How Korean credit cards work

The easiest way to get a Korean credit card as a foreigner is to go to your bank and give them money.

Since you won’t have a high credit score if you just arrived, they need 120% of your limit up front in order to approve you.

You must pay your entire balance each month if you selected 일시불 (lump sum). It’s usually deducted automatically from your bank account.

You only pay interest on your balance when your payment is late.

Interest is charged for cash advances.

You can break up payments into monthly installments (할부), for example when you sign up for a gym membership. The vendor will ask you when you use your credit card. Expect to pay interest with this method.

Credit card statements are issued in Korean through most card companies. Some, like KEB Hana and Samsung now provide English statements upon request.

Pros of having a Korean credit card

Get access to online shopping and apps

Get discounts, cash back and points towards purchases

You can add the T-Money function you see Koreans use on public transport

Pay no interest if you have your balance due automatically deducted

Get monthly financing options depending on the store you shop at 

Cons of having a Korean credit card

Complicated to get as a foreigner

Lots of paperwork 

Lower limit compared to what you deposit

High transaction fees when used overseas

Some have high annual fees

General requirements to getting a Korean credit card

  • Be a legal resident of South Korea
  • Work contract or permanent residency or business registration
  • Make consistent payments into National Health Insurance
  • The minimum amount for a credit card is 1.2 million KRW to get a credit card with a 1 million KRW limit.
  • ARC (Alien Registration Card) 
  • Passport
  • You may be asked to provide other documents
  • A Korean friend, your teller will thank you

For E-2 Visa holders you’ll need

For F-series Visa holders you’ll need

  • ARC (Alien Registration Card) 
  • Employment contract or business registration
  • You may be asked to provide other documents

My experience getting a Korean Credit Card

I’m not a big fan of the process.

I’ve gotten two over the past ten years out of three attempts (the first one resulted in a clear defeat since I gave up). I probably could have applied for more, but I lack the patience of a saint.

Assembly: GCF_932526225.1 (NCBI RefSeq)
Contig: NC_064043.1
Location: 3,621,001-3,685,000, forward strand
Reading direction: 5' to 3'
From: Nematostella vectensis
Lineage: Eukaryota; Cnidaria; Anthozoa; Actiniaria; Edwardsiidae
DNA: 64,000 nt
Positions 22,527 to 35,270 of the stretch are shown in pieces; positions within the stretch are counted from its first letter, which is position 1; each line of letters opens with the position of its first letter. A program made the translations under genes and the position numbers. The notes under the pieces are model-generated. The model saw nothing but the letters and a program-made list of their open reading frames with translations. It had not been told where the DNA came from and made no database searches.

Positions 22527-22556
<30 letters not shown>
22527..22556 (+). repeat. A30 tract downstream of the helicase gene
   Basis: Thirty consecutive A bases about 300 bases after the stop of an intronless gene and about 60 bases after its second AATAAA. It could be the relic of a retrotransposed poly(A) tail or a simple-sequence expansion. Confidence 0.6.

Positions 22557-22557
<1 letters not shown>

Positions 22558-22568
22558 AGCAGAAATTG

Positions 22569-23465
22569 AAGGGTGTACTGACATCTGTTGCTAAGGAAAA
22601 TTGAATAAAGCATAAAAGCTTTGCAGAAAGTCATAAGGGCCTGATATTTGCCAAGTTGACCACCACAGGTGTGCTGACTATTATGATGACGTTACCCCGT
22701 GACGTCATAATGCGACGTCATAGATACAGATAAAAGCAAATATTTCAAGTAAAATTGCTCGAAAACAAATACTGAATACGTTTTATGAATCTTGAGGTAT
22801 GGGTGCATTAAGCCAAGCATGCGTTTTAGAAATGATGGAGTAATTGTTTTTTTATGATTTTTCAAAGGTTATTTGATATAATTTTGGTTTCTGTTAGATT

All the tellers reacted the same way when I asked for one. They did their best to hide their despair and reluctance. And I understand completely. The paperwork took about an hour each time. You have to sign numerous forms, so don’t make plans that day.

More about Life in South Korea as an Expat

I got approved after a few days and they delivered the card to my apartment. You need to personally be there to sign for the card and present your ARC to prove your identity.

I never lost a card but I did need a replacement one time. The process is pretty straightforward. You just call the issuing bank’s hotline and press the correct numbers, and enter your credit card info and pin until you reach a live person. You then explain your situation in Korean or English.

They delivered the card using the same process as when you first received it. You’ll get a new credit card number, so you’ll have the pleasure of updating info on websites and apps where it was saved.

Also, there was one time when my card got skimmed (someone sitting near me got my info from the IC chip using a reader) at Brisbane Airport. I simply sent a screen grab of the unusual charges (3 identical iTunes purchases of $100 each). They reimbursed those charges quicker than I expected, since they said it could take 3-6 months. I wrapped my card in tin foil like a loon for a year after that.

Step 1. Prepare yourself

Get one of the following lined up

1.2 million KRW or higher or an F Visa or a Korean cosigner

The easiest way to get a Korean credit card as a foreigner is to go to your bank and show them you have money or a history of transactions with them.

Since your credit score is most likely low, you need 120% of your limit up front in order to give you one. Just in case you decide to cut and run one day.


an F Visa 

F-6, F-4 or F-5. Any of them will do. They’ll make it easier since you have an established presence in the country.